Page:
Our weekly Young Rangers after-school club sessions have been going well up in Denmark Farm’s woods, near Lampeter. We’ve had a guest tutor, Bernadette O’Grady (a professional musician) who has been showing the kids how to make music from nature. Thanks to Bernie, we’ve even got our own theme song.
It’s an exciting time for learning outside the classroom. Landmark books like Richard Louv’s Last Child in the Woods have brought attention to the increasing issue of what he calls nature deficit disorder. Louv campaigns for ‘no child left inside.’ He tells us; “Passion is lifted from the earth itself by the muddy hands of the young; it travels along grass-stained sleeves to the heart. If we are going to save environmentalism and the environment, we must also save an endangered indicator species: the child in nature.” Alongside this there is a growing movement in an approach to environmental education which began in the U.S. called the Art of Mentoring. This is by no means a new way of thinking, but rather a method which calls on the knowledge passed on by generations of indigenous peoples from across the world. In the U.S. this has been championed by Tom Brown Jr. (America’s answer to Ray Mears) who learnt his bushcraft skills and nature awareness from an Apache scout he called ‘Grandfather.’ Rather than to give learners the answers to each question, the Art of Mentoring encourages them to find the answers for themselves through trial and error. A child learning fire-lighting skills is going to have more success if they have discovered the best methods for themselves; this makes their learning experience more personal and valuable as they have strived for it rather than being handed the secret. It is important for the teacher to allow the student to fail. How does that old saying go? That; “there are no mistakes, only learning opportunities.” Their eventual triumph will be all the sweeter.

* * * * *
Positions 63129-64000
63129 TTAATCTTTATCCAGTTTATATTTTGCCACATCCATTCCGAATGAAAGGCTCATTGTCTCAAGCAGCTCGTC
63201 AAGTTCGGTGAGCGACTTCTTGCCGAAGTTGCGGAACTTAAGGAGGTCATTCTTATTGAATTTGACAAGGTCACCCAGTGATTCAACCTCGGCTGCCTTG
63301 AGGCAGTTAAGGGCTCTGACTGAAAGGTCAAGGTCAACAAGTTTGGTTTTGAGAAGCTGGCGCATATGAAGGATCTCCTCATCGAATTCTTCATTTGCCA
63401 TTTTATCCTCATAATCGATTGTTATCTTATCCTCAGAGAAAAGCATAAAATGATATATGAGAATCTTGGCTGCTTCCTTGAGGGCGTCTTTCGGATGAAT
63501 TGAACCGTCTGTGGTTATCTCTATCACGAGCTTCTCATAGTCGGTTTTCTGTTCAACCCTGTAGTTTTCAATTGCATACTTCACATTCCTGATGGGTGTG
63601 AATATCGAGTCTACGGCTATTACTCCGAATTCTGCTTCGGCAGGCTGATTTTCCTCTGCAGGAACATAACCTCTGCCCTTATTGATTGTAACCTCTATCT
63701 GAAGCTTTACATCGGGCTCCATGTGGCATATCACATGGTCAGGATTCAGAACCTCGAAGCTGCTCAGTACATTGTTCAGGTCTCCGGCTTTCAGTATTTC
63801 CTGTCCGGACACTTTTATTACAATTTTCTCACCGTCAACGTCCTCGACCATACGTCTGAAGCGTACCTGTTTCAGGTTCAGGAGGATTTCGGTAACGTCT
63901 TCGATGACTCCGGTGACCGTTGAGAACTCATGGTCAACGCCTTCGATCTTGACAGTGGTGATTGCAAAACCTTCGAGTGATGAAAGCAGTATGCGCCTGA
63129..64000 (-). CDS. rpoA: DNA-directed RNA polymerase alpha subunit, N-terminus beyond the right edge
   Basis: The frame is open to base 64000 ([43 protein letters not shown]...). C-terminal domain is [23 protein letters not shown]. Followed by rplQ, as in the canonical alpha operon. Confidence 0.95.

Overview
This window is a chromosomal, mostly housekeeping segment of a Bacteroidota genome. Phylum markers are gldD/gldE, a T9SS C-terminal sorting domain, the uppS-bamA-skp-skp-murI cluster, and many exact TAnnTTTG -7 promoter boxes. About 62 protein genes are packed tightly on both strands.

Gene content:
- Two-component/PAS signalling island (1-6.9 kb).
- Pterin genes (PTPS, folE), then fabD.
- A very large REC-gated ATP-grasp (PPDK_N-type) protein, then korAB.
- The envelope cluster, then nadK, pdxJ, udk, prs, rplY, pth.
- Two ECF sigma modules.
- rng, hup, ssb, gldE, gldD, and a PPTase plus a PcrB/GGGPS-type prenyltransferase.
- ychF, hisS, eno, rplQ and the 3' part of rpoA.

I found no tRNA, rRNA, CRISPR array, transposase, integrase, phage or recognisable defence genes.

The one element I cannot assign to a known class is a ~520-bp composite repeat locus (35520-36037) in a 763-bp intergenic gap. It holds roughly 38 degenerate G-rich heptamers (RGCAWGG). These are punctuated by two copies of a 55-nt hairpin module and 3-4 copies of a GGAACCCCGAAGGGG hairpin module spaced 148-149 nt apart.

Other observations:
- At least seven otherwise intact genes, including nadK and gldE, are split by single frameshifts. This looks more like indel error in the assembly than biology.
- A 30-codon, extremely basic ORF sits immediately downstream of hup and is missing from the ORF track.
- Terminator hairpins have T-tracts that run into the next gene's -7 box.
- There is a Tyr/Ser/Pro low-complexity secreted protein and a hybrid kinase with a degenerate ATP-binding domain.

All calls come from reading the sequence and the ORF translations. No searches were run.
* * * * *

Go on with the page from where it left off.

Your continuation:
New Tuesday Group Taster Day
The people have spoken and demanded it, so after the Easter holidays we will be running a second weekly after-school group on Tuesdays out in the woods at Denmark Farm. On Tues 17th March we hosted an introductory taster session for new children that wanted to try out this Forest School club before committing to the full term after Easter. The regular Thursday sessions are continuing as usual. This taster session included woodland games, a walk to spot the signs of spring and rounded out with marshmallows cooked over the open fire. Every child that attended signed up for the full term starting after Easter, so we’ll call that a resounding success.
If you’d like to find out more about booking a place for your child on the upcoming Tuesday after-school sessions then get in touch with us via our contact page.
School Easter Hols Activity Day: “Way of the Wilderness!”
On Thursday 2nd April. We’ll be hosting a full day of activities in the woods for kids, from 10am until 4pm entitled ‘Way of the Wilderness.’ Ever wanted to see like an owl or walk like a fox? We’ll be stepping into the wilds as we learn ancient tracking and stalking skills, how to observe wildlife and nature awareness. There will be a hot campfire lunch for all. To find out more, get in touch via or contact page.